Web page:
Pittsburgh Action Against Rape Provides Lunch and Learn Workshops for Chatham Students

Author: Tara Teets

Pittsburgh Action Against Rape, or PAAR, will be sending team members from both their prevention and crisis intervention departments to Chatham’s campus throughout the semester to discuss topics surrounding sexual assault prevention. The first workshop was held on January 25, focused on the importance of consent.

PAAR is a private non-profit organization founded in 1972 by the Pittsburgh Chapter of the National Organization of Women in response to a series of rapes and growing public concern. They work to initiate a comprehensive program for rape research, treatment, and prevention. They have three major departments: prevention and outreach, crisis intervention, and counseling. The prevention and outreach team works to educate the Pittsburgh community about consent and actions to take to minimize instances of sexual violence. Crisis intervention provides legal assistance to victims, along with a 24/7 phone line where victims can reach out for help and advice on steps to take after instances of sexual assault or rape. PAAR’s counseling services have helped victims of all ages and backgrounds through recovery, and will not turn anyone away due to lack of insurance.

A representative from the prevention and outreach team gave a talk about the importance of consent and communication on Wednesday, January 25, in the Conover Room. He explained in the presentation that consent is, “the legal standard that sexual behavior is held against,” and that it is also “mutual, voluntary, and verbal.” He went on to define consent as “based on choice,”“actively given,” and “asked for.” The presentation highlighted that consent can only be given by a verbal “yes.”

The presentation included one video that outlined the proper way to receive and give consent and one that showed how victims in situations of abuse are denied consent. While each of these videos provided important knowledge, they were completely heteronormative. The presentation itself mostly used language inclusive of LGBTQ+ individuals, most of the multimedia and anecdotal situations noted by the presenter did not.

The presentation did allow all who were present for the workshop many opportunities to talk back and contribute their own experience and knowledge. Participants were encouraged to answer questions and provide further insight for the presenter.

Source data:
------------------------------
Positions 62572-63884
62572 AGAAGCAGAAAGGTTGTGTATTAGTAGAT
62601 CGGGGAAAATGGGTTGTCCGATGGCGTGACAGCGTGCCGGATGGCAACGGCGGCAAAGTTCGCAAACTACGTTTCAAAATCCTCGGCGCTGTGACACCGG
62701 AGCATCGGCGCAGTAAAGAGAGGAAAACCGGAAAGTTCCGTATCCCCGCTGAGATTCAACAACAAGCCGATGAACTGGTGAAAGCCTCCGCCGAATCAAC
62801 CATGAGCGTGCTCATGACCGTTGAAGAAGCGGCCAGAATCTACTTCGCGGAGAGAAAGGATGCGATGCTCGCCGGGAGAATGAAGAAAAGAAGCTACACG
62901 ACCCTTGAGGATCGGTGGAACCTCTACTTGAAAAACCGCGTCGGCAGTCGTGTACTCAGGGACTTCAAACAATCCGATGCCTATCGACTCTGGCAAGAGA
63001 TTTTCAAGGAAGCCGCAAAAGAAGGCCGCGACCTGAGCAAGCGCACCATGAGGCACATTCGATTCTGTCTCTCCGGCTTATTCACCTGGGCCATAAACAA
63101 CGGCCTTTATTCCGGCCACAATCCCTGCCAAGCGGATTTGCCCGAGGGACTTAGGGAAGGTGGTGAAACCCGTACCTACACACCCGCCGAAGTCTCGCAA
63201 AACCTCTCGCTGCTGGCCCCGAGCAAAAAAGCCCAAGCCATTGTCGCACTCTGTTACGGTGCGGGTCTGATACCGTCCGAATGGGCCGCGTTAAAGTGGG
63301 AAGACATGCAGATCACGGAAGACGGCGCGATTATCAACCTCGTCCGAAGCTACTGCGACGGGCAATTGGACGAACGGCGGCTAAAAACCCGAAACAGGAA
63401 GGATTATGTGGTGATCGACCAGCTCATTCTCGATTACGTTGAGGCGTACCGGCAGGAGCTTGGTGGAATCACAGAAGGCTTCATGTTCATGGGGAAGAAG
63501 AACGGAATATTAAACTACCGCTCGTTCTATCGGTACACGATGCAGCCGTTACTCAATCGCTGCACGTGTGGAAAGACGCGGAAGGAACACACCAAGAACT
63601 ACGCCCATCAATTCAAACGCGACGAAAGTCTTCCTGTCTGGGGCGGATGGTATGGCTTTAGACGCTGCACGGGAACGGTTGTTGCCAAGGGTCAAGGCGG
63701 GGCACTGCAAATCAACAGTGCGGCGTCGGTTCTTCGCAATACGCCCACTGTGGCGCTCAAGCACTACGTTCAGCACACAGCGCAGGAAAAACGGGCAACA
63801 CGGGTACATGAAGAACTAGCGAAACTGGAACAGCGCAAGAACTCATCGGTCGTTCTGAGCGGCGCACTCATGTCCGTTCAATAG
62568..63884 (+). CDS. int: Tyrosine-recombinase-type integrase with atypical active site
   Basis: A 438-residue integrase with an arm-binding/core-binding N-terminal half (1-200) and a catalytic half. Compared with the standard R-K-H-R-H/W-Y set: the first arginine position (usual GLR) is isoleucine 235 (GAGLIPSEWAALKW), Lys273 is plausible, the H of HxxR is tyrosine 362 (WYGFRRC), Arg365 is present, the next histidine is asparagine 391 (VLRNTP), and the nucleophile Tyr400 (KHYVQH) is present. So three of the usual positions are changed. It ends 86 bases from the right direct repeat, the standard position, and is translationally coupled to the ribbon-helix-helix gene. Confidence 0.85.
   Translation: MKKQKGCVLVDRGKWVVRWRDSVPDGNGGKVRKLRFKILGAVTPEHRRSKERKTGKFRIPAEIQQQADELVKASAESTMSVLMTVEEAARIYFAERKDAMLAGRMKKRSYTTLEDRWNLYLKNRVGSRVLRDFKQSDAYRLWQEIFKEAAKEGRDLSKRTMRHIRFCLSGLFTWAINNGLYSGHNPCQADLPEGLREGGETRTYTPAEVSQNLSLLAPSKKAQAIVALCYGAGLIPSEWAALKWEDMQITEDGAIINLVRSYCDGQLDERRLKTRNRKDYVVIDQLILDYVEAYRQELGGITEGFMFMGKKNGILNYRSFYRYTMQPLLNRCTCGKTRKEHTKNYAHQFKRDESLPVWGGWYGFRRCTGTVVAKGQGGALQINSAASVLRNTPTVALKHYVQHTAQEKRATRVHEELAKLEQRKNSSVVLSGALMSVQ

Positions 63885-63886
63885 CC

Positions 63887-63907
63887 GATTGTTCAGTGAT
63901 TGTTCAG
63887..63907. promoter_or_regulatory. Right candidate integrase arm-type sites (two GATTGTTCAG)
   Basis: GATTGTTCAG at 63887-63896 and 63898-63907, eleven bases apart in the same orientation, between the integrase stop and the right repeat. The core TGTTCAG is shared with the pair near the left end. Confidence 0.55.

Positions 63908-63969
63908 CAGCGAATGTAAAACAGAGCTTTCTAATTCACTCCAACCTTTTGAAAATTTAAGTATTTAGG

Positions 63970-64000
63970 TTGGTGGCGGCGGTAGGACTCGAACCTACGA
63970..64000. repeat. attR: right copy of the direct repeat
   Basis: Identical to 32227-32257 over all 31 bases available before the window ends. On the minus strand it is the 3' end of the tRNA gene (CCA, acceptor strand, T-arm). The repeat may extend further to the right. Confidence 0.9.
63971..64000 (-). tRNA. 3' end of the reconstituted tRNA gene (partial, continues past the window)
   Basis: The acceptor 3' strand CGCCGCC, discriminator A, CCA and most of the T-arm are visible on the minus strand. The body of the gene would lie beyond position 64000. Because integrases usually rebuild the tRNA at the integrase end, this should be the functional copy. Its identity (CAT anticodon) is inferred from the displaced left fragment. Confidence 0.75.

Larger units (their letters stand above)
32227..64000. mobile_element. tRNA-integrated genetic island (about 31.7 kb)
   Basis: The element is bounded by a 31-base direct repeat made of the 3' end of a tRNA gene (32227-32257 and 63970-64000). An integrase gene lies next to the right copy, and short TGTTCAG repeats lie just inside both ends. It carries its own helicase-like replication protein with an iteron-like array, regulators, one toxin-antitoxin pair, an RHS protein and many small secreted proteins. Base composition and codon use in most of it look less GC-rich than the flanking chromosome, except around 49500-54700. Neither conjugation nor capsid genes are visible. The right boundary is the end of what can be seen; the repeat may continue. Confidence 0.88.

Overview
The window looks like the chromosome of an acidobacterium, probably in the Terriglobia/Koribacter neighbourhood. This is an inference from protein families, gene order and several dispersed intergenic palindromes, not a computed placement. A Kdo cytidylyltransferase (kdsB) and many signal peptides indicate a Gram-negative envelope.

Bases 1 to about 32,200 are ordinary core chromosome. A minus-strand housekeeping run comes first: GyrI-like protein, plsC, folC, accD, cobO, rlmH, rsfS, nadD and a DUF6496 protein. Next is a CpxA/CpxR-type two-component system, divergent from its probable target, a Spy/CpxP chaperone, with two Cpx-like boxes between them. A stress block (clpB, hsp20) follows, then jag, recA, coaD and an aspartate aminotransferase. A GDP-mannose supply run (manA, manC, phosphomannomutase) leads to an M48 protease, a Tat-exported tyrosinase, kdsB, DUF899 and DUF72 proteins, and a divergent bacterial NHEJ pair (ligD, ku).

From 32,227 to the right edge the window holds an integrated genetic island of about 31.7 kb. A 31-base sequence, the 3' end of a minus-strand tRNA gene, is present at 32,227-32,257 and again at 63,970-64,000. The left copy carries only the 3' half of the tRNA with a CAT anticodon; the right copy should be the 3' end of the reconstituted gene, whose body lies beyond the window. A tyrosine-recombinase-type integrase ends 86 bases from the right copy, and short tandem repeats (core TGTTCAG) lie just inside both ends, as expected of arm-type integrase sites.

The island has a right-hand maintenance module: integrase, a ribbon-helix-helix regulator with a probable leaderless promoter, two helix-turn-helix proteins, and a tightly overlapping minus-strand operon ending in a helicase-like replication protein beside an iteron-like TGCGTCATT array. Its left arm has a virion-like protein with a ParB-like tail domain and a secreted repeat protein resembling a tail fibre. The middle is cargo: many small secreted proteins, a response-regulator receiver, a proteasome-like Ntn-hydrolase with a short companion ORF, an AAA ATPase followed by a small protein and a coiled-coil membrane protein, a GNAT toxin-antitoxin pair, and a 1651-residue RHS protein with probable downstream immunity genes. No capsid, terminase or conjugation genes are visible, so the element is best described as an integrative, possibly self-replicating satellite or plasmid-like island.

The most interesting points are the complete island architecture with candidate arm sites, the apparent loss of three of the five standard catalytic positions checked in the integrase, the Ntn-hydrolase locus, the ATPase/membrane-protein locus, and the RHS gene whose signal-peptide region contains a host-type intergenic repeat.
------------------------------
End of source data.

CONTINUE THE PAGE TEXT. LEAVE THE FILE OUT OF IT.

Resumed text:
After the presentation, Mardi Steinitz commented “In my opinion, it is important that Chatham students attend these workshops for the opening of dialogue about sexual violence.  Unfortunately, sexual violence occurs frequently, but it can be difficult for the survivor to disclose.  Discussing sexual violence may make survivors feel more comfortable about disclosing.  Also, discussing sexual violence is important because it can open people’s eyes and may lead to prevention in the future.  

The most significant takeaway from the first lunch and learn was the importance of consent, even if the individuals have had sex on a prior occasion.  Also, I found it important to remember that while no means no, yes also means yes.”

Heather Black, who heads Chatham’s Sexual Assault Prevention Committee, explained “I think it is important that Chatham students attend the PAAR workshops to learn and understand sexual assault prevention.  We must work together as a community to educate each other, be good bystanders, and work to end sexual assault.  Attending a workshop is one way to further your education and be part of the solution.

 

The next Lunch and Learn will be on Wednesday, March 1 and will discuss Sexual Exploitation and Trafficking. After, Compassion Fatigue will be covered at the same time on March 29, and Bystander Intervention will follow on April 12.

Anyone who attends three out of four of the events will be entered for a raffle that includes a pound of Starbucks coffee and a cute Starbucks mug.
If you need intervention following an instance of sexual assault, call PAAR’s 24 hour helpline: 1-866-ENDRAPE.

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